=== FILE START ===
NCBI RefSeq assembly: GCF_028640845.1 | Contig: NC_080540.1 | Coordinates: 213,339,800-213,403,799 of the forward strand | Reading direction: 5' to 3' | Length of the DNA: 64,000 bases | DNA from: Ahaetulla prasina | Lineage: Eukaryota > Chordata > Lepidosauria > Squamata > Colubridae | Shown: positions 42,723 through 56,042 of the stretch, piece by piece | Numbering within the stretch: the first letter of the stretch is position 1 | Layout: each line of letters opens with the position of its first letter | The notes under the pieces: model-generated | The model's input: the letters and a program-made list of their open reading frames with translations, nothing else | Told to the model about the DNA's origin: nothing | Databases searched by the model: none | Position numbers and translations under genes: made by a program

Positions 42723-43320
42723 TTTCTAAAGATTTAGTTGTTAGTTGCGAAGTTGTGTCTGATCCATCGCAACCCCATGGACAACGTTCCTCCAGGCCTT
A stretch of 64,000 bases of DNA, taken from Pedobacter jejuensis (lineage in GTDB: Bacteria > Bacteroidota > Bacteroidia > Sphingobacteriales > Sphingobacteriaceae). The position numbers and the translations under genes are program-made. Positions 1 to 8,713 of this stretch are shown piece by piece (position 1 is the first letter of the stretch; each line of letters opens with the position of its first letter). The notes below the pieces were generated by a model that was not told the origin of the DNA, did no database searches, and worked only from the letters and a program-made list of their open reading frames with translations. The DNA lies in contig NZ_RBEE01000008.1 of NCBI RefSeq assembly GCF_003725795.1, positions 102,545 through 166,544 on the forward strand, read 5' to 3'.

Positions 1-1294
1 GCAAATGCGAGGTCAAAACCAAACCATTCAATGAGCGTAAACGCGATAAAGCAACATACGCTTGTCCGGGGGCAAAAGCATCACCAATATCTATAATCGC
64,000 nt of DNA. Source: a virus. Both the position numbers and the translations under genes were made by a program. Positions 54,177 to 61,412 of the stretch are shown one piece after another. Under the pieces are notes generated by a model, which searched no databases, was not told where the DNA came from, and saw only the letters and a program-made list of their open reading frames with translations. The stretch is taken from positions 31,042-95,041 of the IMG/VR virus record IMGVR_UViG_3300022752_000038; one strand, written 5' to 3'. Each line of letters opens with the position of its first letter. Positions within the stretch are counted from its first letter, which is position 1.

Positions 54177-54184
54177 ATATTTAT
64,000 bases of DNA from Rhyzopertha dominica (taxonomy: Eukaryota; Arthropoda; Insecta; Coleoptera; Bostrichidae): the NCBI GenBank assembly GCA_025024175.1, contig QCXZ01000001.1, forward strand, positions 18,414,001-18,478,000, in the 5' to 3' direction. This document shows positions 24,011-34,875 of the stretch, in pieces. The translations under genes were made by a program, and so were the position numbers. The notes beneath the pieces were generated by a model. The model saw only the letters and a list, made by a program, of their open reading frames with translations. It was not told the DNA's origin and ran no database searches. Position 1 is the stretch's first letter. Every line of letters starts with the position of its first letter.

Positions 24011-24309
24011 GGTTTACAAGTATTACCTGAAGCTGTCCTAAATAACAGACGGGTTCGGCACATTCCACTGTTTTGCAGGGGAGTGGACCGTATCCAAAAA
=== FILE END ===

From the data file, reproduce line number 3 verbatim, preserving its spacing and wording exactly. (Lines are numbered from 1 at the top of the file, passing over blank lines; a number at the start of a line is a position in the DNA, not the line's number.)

42723 TTTCTAAAGATTTAGTTGTTAGTTGCGAAGTTGTGTCTGATCCATCGCAACCCCATGGACAACGTTCCTCCAGGCCTT